Sense has updated the Sense app to track how much of a solar home’s energy is powered by the sun right now and how much is coming from the utility or going back to the grid. With this update, solar homeowners who have the Sense Solar Home Energy Monitor can instantly see when their daily activities are powered by solar, so they can save more on their electric utility bills and move toward greater reliance on their own clean energy.
Sense tells users what’s using energy in their home and how to reduce their utility bills. The Sense app is like a fitness tracker for the home, showing what’s on, what’s off, and how much energy the home is using. With Sense’s insights, people can set goals to save money while making their home more efficient and safer.
To see how much money their solar panels are saving them, users can set their utility’s billing and solar energy buy-back rates in the Sense app. In many states, the utility buys back energy at a lower price than it charges for electricity. With Sense Solar, customers can determine the best balance of solar and utility power for their budget and to maximize their solar investment.
In addition to tracking in real time, homeowners can understand their solar production and usage historically, including the past day, week, month, year or utility billing period.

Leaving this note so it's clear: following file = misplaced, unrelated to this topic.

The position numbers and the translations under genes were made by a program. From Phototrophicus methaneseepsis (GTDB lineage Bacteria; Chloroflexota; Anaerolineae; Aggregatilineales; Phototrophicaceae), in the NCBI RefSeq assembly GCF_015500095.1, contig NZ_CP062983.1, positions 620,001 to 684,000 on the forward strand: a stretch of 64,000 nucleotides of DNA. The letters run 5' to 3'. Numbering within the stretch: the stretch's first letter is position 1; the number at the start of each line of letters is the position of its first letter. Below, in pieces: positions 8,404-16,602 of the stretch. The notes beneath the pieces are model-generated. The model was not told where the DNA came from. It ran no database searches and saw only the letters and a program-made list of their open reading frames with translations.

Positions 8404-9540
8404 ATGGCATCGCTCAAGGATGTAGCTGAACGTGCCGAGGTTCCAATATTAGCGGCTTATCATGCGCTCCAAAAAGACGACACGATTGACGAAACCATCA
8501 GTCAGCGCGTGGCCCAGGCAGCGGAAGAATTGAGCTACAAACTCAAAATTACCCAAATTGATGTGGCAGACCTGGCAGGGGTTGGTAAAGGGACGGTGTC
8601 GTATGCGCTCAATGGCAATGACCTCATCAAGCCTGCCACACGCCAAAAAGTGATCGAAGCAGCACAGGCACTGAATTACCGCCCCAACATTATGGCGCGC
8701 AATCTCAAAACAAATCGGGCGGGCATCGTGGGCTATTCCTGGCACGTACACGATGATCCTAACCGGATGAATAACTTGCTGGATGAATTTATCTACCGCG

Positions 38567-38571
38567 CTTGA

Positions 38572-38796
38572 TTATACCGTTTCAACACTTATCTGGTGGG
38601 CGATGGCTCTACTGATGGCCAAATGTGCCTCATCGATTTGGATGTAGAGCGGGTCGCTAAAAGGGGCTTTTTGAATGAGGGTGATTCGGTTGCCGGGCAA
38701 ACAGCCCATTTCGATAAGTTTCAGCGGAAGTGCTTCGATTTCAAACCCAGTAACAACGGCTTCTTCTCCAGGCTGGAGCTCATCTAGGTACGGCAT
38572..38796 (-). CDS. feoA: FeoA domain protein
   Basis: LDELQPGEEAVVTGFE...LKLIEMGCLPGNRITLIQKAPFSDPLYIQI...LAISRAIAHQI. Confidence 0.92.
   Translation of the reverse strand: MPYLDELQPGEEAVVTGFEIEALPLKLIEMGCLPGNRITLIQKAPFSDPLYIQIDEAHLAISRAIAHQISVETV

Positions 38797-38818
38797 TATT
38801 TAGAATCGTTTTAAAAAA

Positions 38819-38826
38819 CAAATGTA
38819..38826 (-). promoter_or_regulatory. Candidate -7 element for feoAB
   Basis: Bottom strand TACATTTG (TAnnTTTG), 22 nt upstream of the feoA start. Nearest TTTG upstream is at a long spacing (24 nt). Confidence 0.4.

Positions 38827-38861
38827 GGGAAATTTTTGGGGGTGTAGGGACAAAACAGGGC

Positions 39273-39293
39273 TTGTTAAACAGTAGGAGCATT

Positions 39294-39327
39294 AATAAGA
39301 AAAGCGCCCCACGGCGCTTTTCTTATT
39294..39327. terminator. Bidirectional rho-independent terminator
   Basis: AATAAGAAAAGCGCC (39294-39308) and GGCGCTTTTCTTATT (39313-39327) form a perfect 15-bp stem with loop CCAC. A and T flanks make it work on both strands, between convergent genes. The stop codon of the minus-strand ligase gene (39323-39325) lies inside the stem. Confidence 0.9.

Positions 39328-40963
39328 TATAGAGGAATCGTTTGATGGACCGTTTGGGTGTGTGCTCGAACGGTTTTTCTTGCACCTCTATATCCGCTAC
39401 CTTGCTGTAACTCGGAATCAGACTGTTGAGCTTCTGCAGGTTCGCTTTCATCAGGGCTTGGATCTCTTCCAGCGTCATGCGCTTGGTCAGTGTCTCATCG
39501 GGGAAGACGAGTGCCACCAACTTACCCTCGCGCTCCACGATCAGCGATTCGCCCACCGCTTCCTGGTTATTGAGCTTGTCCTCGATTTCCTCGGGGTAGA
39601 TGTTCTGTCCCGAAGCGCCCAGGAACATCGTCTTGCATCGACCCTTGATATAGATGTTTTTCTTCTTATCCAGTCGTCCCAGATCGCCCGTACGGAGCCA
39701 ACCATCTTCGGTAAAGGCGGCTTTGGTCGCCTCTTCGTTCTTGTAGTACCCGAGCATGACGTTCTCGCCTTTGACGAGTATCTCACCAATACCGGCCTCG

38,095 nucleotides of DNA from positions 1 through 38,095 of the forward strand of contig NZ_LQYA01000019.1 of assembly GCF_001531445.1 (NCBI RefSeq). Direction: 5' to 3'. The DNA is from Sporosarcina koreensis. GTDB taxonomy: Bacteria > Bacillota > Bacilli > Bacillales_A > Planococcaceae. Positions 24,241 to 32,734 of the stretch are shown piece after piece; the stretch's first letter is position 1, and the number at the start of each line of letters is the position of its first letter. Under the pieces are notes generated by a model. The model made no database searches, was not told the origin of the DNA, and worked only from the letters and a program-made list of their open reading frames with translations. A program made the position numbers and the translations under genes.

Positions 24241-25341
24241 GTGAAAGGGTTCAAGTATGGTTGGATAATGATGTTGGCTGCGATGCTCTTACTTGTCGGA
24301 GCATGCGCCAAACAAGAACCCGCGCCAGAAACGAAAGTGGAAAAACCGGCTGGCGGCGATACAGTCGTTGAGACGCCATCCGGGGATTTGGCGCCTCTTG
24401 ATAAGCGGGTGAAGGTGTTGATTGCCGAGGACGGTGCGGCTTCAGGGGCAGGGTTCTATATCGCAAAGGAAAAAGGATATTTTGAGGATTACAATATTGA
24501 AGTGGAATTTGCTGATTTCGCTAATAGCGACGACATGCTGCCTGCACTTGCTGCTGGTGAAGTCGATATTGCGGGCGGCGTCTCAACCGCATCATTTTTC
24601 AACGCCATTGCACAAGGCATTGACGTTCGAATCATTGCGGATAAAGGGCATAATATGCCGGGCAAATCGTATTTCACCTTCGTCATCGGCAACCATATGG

The updated Sense app allows Sense Solar users to:
- Visualize how their solar production and energy use flows to and from the electrical grid in real-time, in both watts and dollars.
- Set a utility buy-back rate for their solar production and compare the financial benefits of shifting loads to times of peak production versus selling energy back to the grid.
- Comply with all the energy monitoring requirements of California’s Title 24 legislation.
Sense Solar is an essential tool to comply with the energy monitoring requirements of the new Title 24 rules that take effect in California in 2020, the first state to require solar for newly built homes. The Sense app tracks information mandated by Title 24, now including:
- The PV system’s nominal kW rating;
- The number of PV modules and the nominal wattage rating of each module;
- Daily, monthly, and annual kWh production in numeric and graphic formats for the system;
- Running total of daily kW production;
- Daily kW peak power production; and
- Current kW production of the entire PV system.
The new codes are expected to deliver more than $1.7 billion in net energy savings over the next 30 years and reduce carbon pollution statewide by 1.4 million metric tons.
— Solar Builder magazine